Simon Morris recently celebrated 20 years with Jewish Care, the largest social care provider for the UK’s Jewish community. The organisation provides a wide range of culturally sensitive care services for older people, people with disabilities, mental health needs, visual impairment, as well as Holocaust survivors and refugees. Care Talk caught up with Simon and asked him about the changes he has seen first-hand over the last 30 years and his fears and concerns for the future.
I qualified as a social worker in the 80’s, an enthusiastic and ambitious Community Social Worker for Buckinghamshire County Council. I was innovative, I needed to be, we had tough targets that had to be delivered with less and less resourcing.
I spent 12 years in local government progressing to a commissioning manager of adult services for a London Borough before moving into the voluntary sector. The move was very much a grass is greener move. I saw the voluntary sector as a new environment with different parameters.
I joined Jewish Care only 5 years after its formation following the merger of two organisations who between them had hundreds of years’ history. It was one of the first major charity mergers of its time in the voluntary sector. Jewish Care felt new, fresh and innovative.
In the decade after its creation several smaller independent charities merged with Jewish Care – some much-needed rationalisation in the community. A rationalisation that has slowed down in recent years yet is needed more than ever. This is something I believe strongly in and am determined to drive forward to reduce replication in our small community and encourage partnership across the community and beyond.
Last summer I celebrated 20 years of working for Jewish Care. It has been an amazingly, rewarding and challenging 20 years, but I can honestly say this last year has been the most challenging.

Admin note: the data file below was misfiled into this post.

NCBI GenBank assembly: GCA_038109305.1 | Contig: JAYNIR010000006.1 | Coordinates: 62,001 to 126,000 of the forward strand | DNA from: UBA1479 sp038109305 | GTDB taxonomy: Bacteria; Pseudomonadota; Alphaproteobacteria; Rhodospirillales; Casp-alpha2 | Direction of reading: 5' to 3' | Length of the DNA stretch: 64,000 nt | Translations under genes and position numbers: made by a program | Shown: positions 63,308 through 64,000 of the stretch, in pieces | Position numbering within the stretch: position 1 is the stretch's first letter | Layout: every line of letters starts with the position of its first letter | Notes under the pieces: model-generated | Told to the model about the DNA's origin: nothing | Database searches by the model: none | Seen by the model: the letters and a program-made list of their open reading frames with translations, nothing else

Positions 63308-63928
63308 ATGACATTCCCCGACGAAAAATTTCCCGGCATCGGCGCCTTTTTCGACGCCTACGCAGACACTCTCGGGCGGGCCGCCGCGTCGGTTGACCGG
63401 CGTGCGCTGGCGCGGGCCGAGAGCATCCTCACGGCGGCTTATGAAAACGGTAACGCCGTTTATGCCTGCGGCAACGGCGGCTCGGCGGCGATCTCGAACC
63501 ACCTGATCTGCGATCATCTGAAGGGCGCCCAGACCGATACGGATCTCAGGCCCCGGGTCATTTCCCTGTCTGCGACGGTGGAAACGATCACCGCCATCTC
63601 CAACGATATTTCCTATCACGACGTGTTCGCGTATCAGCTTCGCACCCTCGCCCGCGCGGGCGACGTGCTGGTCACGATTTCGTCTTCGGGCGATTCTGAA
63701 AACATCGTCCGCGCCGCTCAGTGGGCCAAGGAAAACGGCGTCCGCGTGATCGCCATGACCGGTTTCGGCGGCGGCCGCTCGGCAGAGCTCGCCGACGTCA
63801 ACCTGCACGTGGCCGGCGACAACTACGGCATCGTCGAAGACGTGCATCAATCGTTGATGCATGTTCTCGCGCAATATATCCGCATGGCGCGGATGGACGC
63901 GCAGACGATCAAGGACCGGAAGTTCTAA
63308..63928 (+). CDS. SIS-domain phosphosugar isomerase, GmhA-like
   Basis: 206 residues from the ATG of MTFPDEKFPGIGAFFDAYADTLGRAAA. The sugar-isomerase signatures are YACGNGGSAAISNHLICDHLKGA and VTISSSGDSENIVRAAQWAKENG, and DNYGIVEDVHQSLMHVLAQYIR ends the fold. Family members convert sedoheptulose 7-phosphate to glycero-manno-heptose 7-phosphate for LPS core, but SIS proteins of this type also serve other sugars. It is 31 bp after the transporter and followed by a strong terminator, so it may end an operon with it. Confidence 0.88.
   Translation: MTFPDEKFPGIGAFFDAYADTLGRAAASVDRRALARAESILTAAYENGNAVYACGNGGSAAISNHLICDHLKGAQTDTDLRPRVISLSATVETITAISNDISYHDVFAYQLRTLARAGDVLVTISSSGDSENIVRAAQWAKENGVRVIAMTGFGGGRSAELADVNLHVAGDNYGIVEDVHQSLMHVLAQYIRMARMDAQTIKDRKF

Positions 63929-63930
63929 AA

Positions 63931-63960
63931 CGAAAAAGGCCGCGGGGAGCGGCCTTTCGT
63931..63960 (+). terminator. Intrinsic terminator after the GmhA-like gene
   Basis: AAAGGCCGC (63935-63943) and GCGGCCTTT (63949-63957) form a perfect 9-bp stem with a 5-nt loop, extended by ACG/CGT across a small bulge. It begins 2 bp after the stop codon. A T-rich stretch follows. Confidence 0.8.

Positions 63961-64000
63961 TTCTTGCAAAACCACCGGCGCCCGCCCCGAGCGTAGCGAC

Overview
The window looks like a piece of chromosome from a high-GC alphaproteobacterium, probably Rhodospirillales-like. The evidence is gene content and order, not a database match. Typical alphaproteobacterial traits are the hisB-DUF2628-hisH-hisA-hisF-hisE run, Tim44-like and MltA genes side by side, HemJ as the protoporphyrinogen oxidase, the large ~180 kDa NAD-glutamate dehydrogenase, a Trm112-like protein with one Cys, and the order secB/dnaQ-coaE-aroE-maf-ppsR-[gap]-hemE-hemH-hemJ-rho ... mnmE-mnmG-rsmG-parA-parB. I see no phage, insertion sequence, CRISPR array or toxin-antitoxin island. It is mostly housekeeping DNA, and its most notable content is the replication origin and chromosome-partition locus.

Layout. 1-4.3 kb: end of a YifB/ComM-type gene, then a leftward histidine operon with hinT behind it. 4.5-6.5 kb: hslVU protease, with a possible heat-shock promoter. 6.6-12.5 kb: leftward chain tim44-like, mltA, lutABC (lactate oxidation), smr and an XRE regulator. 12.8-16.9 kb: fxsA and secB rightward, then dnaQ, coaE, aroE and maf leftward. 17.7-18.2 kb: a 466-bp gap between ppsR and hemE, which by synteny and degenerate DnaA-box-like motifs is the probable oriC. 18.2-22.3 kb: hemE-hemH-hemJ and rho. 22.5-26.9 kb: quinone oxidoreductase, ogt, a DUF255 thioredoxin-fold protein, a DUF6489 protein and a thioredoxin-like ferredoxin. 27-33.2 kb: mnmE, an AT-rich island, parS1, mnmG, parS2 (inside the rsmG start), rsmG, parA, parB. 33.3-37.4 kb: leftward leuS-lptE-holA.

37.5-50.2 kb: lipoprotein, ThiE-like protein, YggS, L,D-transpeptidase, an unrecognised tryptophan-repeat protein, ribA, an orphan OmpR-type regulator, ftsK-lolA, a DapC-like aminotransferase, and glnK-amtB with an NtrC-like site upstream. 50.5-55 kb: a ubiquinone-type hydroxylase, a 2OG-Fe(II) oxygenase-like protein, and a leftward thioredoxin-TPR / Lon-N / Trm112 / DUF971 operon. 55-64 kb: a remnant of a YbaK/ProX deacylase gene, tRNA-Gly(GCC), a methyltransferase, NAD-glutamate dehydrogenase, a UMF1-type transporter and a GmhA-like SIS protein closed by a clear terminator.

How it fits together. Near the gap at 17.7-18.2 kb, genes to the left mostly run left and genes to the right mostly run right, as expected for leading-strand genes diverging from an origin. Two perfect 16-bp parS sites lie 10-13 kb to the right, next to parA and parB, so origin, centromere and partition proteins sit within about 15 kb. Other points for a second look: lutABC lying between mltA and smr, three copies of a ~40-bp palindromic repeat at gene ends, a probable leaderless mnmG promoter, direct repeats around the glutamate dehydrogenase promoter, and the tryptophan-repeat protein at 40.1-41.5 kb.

I think pressure started around the time that news of the National Living Wage sprung on us. Don’t get me wrong, I don’t think it’s a bad idea to increase the pay of our staff, who after all are our greatest asset. The announcement came against a backdrop of local authority real time cuts and alongside several other regulatory changes.
Recruitment wasn’t easy before the introduction of the National Living Wage but became a whole lot harder when our local supermarkets increased their pay to over £9 an hour almost overnight. It takes a very caring individual to choose to work as a front-line care worker for less money than they can get in a physically and emotionally less demanding job. Then came the shock of Brexit, the impact of which we are already feeling when recruiting for new roles. Our vacancies are higher than they have ever been before and despite our best efforts this just seems to be increasing.
There are some silver linings. Once staff join us they tend to, like me, stay for long periods of time. Our current average length of stay is eight years compared to a sector wide five and a half years. Our staff tell us they like working for Jewish Care and retention proves this.
Our staffing ratios are the same as when I joined Jewish Care, higher than average across the sector, yet we are all caring for people with higher and more complex needs. I can clearly see the day to day pressure our front-line staff are under. Increasing staff ratios isn’t viable.
I do know how lucky I am for all the tremendous support we get from the Jewish Community. If it wasn’t for this support; the generosity of individuals and families from across the community and our army of committed volunteers, we wouldn’t be able to operate the wide range of services, we do. But I also have to accept that there are limits to this support and with 65% of our care home residents being local authority funded and continual real time reductions in this funding I am all too aware things are going to have to give.
The theme of delivering more for less has been with me throughout my career. I have always strived to be creative and innovative and find ways to achieve this but I am running out of ideas. I think there comes a point when we all have to say “I can’t deliver any more for less”. Now could be that point.